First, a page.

They want to do it for a whole bunch of reasons, one of which is that tenants are the final frontier in sustainability. There are tons of stories. I used to work at a law firm that wouldn't have dreamed of being in a non-green building. They lease the space, they fit it up, and they think they're done. That's like driving a Prius off the lot with the windows down and air conditioning on. Turn the computers off at the end of the night. Recycle your garbage and your waste. Have an e-waste policy. This new program, BOMA BEST sustainable workplaces, which is available now but will be relaunched in the next two or three months, will be targeted at tenants to do their share as well.

12:25 p.m.

Conservative

James Bezan Conservative Selkirk—Interlake—Eastman, MB

Let's look at the overall federal policy. You guys are talking incentives. We have the codes, which are the stick. Rob's been talking about collaboration and having different types of partnerships and agreements in place. How do we bring this all together? What do the incentives look like? What do we have to do federally to get the proper framework of policy in across the country, especially when property is so solidly a provincial jurisdiction?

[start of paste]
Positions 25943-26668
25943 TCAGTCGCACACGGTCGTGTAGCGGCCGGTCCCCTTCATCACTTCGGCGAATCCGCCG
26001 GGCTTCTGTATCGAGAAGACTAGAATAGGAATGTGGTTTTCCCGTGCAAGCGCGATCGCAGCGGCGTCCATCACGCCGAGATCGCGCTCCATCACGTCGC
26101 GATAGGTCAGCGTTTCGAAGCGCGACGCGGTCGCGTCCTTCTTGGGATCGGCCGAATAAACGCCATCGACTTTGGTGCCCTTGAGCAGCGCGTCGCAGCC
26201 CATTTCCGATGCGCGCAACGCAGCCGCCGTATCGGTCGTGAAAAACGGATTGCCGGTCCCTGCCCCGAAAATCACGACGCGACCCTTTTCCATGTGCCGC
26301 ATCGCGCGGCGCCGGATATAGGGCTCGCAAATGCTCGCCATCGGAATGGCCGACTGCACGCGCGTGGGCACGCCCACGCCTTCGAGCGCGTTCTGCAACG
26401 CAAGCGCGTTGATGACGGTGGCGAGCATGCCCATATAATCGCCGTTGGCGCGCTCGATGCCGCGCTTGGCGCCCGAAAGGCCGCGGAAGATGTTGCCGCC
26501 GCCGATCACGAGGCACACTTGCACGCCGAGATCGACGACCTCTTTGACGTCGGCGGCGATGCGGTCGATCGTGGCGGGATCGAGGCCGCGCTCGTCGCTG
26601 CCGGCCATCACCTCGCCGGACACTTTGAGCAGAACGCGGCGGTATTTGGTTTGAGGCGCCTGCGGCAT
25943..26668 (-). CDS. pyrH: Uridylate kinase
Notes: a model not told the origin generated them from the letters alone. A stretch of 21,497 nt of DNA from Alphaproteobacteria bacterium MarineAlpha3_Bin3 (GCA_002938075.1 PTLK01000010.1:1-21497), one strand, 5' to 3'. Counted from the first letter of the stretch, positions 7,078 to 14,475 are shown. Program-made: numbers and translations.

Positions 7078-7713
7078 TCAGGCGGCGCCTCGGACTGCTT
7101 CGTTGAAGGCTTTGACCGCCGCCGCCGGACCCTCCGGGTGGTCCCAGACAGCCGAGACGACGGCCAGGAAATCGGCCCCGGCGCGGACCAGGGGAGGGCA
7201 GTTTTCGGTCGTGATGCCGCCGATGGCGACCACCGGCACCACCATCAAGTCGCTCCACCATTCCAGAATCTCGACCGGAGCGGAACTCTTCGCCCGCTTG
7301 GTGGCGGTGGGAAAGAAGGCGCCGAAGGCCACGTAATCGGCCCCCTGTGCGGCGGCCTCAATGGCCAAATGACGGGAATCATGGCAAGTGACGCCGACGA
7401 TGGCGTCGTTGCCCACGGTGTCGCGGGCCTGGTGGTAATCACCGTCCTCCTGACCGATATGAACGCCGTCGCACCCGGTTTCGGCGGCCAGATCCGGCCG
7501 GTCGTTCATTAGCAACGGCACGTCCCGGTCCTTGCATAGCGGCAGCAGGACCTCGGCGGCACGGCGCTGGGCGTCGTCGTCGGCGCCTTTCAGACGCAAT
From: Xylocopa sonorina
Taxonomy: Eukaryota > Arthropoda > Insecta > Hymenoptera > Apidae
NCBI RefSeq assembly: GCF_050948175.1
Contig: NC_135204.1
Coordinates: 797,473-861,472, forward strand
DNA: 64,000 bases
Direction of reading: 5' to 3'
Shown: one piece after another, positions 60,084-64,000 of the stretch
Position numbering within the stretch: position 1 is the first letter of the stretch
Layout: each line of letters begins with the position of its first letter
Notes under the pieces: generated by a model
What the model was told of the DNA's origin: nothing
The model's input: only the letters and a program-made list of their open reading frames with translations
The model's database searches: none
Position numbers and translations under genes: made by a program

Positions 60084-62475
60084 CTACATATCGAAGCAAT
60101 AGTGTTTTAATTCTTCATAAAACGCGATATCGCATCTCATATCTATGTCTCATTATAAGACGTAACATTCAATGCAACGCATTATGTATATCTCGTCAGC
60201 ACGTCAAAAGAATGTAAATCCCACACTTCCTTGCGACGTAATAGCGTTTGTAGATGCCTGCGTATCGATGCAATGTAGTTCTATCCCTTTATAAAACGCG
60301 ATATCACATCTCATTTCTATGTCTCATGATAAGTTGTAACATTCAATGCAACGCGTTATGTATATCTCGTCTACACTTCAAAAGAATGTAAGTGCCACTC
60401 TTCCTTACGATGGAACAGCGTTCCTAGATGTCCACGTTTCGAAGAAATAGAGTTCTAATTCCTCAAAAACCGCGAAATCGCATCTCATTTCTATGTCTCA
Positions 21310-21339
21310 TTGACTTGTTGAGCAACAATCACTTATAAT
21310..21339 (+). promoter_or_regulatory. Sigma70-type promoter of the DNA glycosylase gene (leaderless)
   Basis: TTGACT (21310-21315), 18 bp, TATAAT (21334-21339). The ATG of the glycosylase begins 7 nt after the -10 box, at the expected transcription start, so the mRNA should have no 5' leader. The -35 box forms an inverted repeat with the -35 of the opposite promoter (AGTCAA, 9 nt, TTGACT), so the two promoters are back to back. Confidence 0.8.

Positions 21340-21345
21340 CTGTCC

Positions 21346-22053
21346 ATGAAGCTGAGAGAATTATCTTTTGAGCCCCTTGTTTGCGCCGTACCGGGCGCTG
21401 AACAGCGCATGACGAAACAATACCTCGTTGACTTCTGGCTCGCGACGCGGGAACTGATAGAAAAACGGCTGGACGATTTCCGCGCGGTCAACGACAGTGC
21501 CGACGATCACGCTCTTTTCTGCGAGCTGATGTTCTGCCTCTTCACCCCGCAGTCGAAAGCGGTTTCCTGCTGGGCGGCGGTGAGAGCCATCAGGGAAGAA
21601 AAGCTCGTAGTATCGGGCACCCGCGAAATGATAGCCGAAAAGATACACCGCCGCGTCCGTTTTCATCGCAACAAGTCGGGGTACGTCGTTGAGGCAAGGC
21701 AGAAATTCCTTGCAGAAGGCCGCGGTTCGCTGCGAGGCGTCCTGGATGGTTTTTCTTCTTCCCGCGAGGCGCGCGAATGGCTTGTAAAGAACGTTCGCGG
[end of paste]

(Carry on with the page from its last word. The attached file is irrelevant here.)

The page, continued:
12:25 p.m.

President and Chief Executive Officer, Building Owners and Managers Association of Canada

Benjamin Shinewald

There are a bunch of different answers to that. My answer, very quickly, is that Randal talked about three-year paybacks. Incentivize it to four and that will make a huge difference right away, because that's a one-third increase on the paybacks.

Randal runs MaRS, the innovation hub in Toronto. There are tons of Canadian entrepreneurs working on this kind of stuff in the building, the massive heritage modern structure he works in. Get those guys moving and you have a win-win as well, because you help Canadian entrepreneurs too.

12:25 p.m.

Liberal

The Chair Liberal Deb Schulte

Does anybody else want to chip in? Okay.

Mr. Rogers is next.